Books in 2012: Practicing the Way of Jesus

It’s fitting that I finished reading Practicing the Way of Jesus: Life Together in the Kingdom of Love a couple days into Lent. Practicing the Way of Jesus — the fifth book I’ve read in full this year — is written by Mark Scandrette, co-founder of RE-IMAGINE and the Jesus Dojo.

The book outlines “experiments” in which Scandrette has participated: short and long term projects, some conducted privately, others in groups, others publicly in his community. A lot of what resonated most with me from the book was focused on the importance and purposes of self discipline and self denial, both of which are big parts of Lent for me. See below for some of my favorite excerpts:


“And yet, a tremendous gap exists in our society between the way of radical love embodied and taught by Jesus and the reputation and experience of the average Christian. … We can be frustrated by this gap and become critics, or be inspired by a larger vision of the kingdom and get creative.” -pages 21-22

“If the invitation from Jesus to practice the Way sounds like a burden or obligation, then we aren’t hearing him correctly. The offer of the Rabbi promises the freedom we long for: ‘Come to me, all you who are weary and burdened, and I will give you rest. Take my yoke upon you and learn from me, for I am gentle and humble in heart, and you will find rest for your souls. For my yoke is easy and my burden light’ (Matthew 11:28-30). … The invitation to follow the way of Jesus doesn’t help us cope with the busy lives we have or support our quest for the American dream. It does offer us a radical alternative to the ways of this world that are making us hurried, weary and tired. We are being invited to discover a way of life, in surrender to the Master, that is more fulfilling and free than any way that we could imagine or make for ourselves.” -pages 35-36

“The crisis of evangelism in the Western world is not a lack of information about the gospel, but a scarcity of examples of transformed people who would provoke others to ask, ‘How did you discover this remarkable new way of life?'” -page 90

“Think back to the account of Adam and Eve in the garden after they had eaten fruit from the tree of the knowledge of good and evil. It was the cool of the day and the Creator was calling out, ‘Adam, where are you?’ They were hiding in the bushes, covering themselves with leaves. Who had withdrawn? Was it God? No, Adam and Eve were the ones who pulled away. Nothing, including their disobedience or shame, could keep the Creator from continuing to pursue relationship. Even now we are being invited to step out of the shadows and into the light of God’s loving presence. For many generations we have been on the run from God, both in our minds and in our bodies. This posture of hiding is what keeps us from being more aware of God’s care and presence. … We do many things with our minds and bodies to distract ourselves from God’s presence. The pace of life in our society and the pervasiveness of media and technology make it challenging to find space to hear God’s voice. It is countercultural and it takes immense courage to be quiet in body and mind.” -pages 115-116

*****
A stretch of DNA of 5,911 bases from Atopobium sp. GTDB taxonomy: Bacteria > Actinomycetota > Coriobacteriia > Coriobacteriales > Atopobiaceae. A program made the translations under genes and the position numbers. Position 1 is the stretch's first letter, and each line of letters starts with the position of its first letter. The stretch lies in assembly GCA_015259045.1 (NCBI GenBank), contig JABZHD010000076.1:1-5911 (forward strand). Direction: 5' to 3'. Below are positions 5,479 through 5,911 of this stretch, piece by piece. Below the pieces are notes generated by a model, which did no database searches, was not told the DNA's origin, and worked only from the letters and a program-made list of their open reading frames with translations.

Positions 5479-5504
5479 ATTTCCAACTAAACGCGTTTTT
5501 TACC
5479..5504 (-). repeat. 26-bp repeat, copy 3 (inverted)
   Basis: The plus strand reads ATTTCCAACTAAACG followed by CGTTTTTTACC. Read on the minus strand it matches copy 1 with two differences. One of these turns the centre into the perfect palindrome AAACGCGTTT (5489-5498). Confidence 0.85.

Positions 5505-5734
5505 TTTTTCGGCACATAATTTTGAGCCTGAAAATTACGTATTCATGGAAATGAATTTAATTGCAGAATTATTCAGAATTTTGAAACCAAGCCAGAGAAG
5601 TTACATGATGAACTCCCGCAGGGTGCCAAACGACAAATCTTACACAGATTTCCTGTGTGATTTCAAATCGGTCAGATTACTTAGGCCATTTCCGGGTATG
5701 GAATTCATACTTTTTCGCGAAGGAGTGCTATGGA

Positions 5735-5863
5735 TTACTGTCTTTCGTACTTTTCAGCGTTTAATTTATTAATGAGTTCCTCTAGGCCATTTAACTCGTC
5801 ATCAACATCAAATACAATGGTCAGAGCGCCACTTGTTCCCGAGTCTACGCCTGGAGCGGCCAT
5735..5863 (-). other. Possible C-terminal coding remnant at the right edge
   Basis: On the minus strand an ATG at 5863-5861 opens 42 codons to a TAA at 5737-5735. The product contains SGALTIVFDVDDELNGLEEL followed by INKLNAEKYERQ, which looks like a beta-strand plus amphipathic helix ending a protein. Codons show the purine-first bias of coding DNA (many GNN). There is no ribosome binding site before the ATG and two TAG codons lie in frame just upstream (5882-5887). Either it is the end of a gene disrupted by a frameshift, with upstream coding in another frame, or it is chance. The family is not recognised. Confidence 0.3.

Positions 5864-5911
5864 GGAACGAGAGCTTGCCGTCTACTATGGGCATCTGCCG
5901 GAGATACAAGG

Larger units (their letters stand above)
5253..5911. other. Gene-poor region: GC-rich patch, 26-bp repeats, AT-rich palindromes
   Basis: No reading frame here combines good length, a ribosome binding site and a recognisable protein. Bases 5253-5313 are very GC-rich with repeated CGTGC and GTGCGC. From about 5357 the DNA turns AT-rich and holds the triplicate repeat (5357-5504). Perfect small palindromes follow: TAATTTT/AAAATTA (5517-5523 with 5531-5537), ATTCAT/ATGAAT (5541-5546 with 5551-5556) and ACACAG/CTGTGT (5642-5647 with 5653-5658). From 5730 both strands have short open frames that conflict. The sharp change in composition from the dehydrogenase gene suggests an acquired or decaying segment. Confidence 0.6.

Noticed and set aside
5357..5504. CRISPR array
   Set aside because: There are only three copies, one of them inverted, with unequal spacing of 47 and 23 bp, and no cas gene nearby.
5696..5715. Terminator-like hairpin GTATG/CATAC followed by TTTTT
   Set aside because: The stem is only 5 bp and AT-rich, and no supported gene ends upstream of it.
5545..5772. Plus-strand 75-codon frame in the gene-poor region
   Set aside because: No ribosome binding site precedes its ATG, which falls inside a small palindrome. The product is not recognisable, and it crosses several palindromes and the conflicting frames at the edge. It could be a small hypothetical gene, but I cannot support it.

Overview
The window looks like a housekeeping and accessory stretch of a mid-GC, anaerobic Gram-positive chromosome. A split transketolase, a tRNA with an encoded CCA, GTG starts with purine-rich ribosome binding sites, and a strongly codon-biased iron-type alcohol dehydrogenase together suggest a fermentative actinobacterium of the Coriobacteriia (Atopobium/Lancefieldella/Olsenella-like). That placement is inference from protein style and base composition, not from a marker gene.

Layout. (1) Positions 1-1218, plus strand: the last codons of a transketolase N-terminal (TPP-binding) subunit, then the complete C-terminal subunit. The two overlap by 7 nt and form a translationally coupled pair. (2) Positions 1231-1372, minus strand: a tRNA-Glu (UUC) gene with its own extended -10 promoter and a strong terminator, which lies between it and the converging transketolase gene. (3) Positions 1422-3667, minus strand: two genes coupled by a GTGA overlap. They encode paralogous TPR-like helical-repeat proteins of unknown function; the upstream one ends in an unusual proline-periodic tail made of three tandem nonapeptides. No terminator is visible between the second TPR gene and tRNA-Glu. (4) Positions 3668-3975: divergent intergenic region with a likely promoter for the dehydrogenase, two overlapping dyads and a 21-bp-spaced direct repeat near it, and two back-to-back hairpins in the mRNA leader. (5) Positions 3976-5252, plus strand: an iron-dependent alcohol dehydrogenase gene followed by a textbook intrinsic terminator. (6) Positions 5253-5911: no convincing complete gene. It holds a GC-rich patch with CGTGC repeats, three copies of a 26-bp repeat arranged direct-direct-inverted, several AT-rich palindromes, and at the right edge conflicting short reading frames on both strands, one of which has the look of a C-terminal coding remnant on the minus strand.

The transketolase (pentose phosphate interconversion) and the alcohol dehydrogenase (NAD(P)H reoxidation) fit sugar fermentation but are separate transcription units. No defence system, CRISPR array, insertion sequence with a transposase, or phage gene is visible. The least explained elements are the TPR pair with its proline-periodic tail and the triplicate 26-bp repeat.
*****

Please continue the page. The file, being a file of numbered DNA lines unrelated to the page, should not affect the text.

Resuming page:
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For more information about the book, click here.

For more information about RE-IMAGINE, click here. And for the Jesus Dojo, click here.

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  • SVB

    I love the comparison of Adam and Eve covering from God with how we “hide” from God behind technology, work, etc. Very true. We never have a moment of peace and quiet, and when we do, we don’t know how to value it. We think we need to do something to fill it up with.

  • @SVB: I really liked that comparison, too. I’d never picked up on the parallel! It’s so true – we really do think we have to fill every bit of our time with “noise.” Just last night, the mission priest at church said something like we have every time saving device there is, but still none of us ever have any time. And it’s a great point. For a culture as obsessed with convenience as ours is, we don’t save any time. We just do more things. In the long run, is that really worth it? Rarely, in my opinion.